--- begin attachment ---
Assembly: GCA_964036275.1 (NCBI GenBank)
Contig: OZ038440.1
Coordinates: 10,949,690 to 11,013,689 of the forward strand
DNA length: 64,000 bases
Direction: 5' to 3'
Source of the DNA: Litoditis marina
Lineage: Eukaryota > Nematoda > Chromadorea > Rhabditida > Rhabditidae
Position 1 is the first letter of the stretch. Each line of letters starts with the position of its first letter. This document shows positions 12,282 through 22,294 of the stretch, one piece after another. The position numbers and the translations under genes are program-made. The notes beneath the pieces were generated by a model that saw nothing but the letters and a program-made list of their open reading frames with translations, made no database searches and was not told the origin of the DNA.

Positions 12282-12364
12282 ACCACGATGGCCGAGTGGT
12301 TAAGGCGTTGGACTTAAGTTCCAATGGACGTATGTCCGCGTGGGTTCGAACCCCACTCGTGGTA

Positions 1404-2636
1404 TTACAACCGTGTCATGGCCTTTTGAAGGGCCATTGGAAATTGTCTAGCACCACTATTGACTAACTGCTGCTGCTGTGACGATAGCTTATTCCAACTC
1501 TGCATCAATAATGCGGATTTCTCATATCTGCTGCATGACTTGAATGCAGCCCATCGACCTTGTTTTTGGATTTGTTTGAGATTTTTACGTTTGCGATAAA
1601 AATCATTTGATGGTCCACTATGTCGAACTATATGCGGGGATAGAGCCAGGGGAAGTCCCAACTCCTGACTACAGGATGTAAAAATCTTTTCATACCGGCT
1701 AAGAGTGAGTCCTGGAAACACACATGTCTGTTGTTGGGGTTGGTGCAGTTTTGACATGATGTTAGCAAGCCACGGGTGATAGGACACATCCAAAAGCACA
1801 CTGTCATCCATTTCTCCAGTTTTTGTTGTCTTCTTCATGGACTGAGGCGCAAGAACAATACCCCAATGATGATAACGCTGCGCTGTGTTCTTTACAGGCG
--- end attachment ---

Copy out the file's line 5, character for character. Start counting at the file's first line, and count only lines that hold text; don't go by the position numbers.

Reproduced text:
Direction: 5' to 3'